(First published: Nov 14, 2007)
Training your way back to fitness and better head health is not as severe as many of you make it. You start small and reasonable and adjust your attitude as you go and before you know it, you’ll be the Queen or Stud of the Ball.
Well, you’ll feel MUCH better at the least!
I wrote the following in response to a post on my writing mentor’s blog. Ronda got disgusted real fast in her search for the elusive “exercise high”.
As exercise is primo important in your regaining mental and physical health, and because I stress the crap out of it to anyone who’d like to feel better for ANY reason, I decided to share my response with you guys.
Ha ha! Hi, Ronda!
I understand your predicament. The “high” cannot be achieved until you are at a more developed level of fitness. It’s an emergency chemical dump in your head based on survival.
As you enter a new realm of pain, you get “high” so you can continue. Your mind produces these chemicals to help you block out the pain.
Your body doesn’t know you’re in a gym. It only knows it’s having excessive demands placed on it. As far as it knows, you’re trying to outrun a bear and it’d be best if your legs could keep going regardless of agony!
If your life is not being threatened in some way according to your subconscious, then the high will not arrive. You’re still “safe”.
You literally have to be fit enough to push your body into a danger zone. Prior to reaching this level of fitness, it’s just pain, exhaustion, boredom and nausea.
But that’s only if you’re not enjoying yourself. The trick is to pick exercises or systems that truly match what it is that got you wanting to exercise in the first place.
Why do you think you need to exercise? Answer that question and a more suitable form of workout will appear to you.
The easiest way would be to go to a fitness center (not a gym like the kind I love – all pain and sweat and hollerin’) and ask the owner or find a trainer to answer your questions in this area. They want your business so they’ll be glad to help.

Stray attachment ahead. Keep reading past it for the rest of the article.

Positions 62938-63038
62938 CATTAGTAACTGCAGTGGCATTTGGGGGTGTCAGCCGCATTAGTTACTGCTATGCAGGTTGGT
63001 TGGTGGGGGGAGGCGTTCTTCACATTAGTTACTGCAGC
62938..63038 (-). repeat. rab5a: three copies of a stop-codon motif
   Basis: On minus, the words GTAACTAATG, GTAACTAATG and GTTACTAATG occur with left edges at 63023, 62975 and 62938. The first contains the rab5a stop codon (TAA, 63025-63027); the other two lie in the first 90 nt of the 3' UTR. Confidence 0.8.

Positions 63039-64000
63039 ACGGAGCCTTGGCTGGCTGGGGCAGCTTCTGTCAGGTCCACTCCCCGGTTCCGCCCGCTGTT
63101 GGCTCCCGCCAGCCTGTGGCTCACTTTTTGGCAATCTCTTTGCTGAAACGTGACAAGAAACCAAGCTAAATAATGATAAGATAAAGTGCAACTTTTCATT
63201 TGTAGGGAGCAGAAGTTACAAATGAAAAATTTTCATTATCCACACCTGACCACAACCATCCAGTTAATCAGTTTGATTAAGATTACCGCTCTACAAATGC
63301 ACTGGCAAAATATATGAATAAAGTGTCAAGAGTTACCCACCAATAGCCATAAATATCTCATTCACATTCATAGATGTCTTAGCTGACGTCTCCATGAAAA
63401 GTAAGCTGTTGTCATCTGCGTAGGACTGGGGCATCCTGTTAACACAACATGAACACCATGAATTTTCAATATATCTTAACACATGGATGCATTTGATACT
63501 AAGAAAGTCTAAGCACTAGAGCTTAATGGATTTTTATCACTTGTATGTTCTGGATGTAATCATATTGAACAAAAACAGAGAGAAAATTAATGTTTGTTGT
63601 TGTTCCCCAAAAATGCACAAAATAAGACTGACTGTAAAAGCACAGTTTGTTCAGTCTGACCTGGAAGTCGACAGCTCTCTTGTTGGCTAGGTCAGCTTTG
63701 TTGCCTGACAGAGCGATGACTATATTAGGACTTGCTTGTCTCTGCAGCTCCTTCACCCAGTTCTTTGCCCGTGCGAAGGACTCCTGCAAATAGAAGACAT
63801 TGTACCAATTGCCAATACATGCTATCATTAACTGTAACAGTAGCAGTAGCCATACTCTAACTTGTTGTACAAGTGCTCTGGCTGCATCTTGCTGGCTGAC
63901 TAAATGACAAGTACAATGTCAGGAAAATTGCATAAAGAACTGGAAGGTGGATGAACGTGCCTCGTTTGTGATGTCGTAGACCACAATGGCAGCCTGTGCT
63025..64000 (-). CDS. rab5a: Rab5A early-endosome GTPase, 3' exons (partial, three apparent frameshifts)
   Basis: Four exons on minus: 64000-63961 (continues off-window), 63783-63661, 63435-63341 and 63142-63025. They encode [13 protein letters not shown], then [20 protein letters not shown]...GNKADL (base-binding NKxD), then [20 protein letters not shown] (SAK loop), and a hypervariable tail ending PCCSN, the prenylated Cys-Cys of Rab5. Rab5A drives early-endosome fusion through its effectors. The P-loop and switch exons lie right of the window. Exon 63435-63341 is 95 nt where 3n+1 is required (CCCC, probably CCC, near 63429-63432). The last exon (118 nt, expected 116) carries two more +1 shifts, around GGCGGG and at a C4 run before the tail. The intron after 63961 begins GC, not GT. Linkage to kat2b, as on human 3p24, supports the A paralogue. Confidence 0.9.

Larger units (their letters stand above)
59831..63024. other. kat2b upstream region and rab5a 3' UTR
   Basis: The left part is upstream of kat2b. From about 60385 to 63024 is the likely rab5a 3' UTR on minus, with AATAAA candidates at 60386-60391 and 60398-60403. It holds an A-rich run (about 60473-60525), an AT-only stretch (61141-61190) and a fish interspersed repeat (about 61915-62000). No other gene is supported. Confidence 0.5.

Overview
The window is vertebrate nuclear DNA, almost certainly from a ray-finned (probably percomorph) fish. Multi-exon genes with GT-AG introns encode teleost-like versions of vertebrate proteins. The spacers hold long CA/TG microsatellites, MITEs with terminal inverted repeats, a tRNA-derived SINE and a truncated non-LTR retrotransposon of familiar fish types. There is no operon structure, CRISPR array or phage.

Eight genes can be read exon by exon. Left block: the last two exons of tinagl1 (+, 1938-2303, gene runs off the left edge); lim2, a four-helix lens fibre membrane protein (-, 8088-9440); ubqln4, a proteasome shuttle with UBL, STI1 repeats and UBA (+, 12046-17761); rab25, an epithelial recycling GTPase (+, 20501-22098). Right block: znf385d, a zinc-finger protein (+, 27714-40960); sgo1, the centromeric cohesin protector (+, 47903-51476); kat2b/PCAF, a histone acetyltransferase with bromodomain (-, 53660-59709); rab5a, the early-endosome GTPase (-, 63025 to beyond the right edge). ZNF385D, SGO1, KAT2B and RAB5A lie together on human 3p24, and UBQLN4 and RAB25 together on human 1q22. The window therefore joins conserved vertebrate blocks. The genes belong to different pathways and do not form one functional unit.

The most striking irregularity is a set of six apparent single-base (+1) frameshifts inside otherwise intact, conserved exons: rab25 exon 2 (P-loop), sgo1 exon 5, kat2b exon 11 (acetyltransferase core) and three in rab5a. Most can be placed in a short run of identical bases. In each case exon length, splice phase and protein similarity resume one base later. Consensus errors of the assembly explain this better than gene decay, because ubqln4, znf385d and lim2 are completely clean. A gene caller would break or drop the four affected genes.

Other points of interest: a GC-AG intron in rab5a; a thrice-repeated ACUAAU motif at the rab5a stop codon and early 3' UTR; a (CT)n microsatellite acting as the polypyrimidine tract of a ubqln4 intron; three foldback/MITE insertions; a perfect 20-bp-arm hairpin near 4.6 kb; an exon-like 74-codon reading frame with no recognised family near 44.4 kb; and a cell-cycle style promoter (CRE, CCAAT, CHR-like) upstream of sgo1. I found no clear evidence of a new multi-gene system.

There are probably many things you’d enjoy doing but don’t know exist. Tell them what it is you’re trying to achieve and they should have an answer.
The other trick is to start very light, very easy. Don’t decide to complete a half hour of something when you already know in your heart you don’t really want to. You’ve lost before you’ve even walked through the door.
Pick something ridiculously easy that you KNOW you have it in you to finish and then do it. “Ten minutes on the treadmill and I’m out of here!” Like that. You can do ten minutes. Anyone can. But make that the entire goal.
Upon completion, call it a day. Remember to congratulate yourself for taking the necessary steps and sticking to your guns. You now have more integrity than you did ten minutes ago!
Now return the next day or day after and simply do eleven minutes. Tell yourself, “Only one more minute than last time. Child’s play.” Then repeat the process week after week.
Eat the elephant one bite at a time. You have to sort of schmooze yourself like you would a crappy employee of whom you were in charge.
But the ultimate underlying thing here is you have to believe that you really want to be more fit. And you have to understand and accept in your heart why this is so.
If you joined some sort of light workout class, you’d probably be surrounded by many who have the same ambitions as you. You’d feel comfortable and supported. Life struggles are always easier in a team setting.
Lifting weights can be tailored to suit your fitness goals. It’s not all about gruntin’ and sweatin’. There are gradations.
But there is more than one reason why women avoid a more gym-like setting. That’s why those classes I mentioned appeal to so many.
I personally love the achievement involved. You and I are not the same in how we would care to exercise but that sense of achievement is universal.
Keep a log book. Write down all data so you can see how you’re progressing.
Some trainers hate logbooks but it’s a matter of perspective. I feel better knowing what’s going on over time.
Include in your logs your mood, energy level, aches or pains, brief entries of what outside of the gym may be affecting all of the former.
Get to know your training self this way so you can capitalize on the good stuff you learn. Also learn what hurts excessively and should be avoided so you don’t get injured.
And if the gym annoys you or it’s just not an option right now, then take walks with your canine friend and apply all the same perspectives I mentioned about how to train in the gym.
I’ll stop there because this is my great love and I could write for hours but I think what I’ve written above is a good start.
P.S. Buy NOTHING off an infomercial and expect magic. Nothing. Eat right and train methodically. That’s the only way that gets you what you want. No shortcut exists.
The photographer of this post’s featured photo: lucas Favre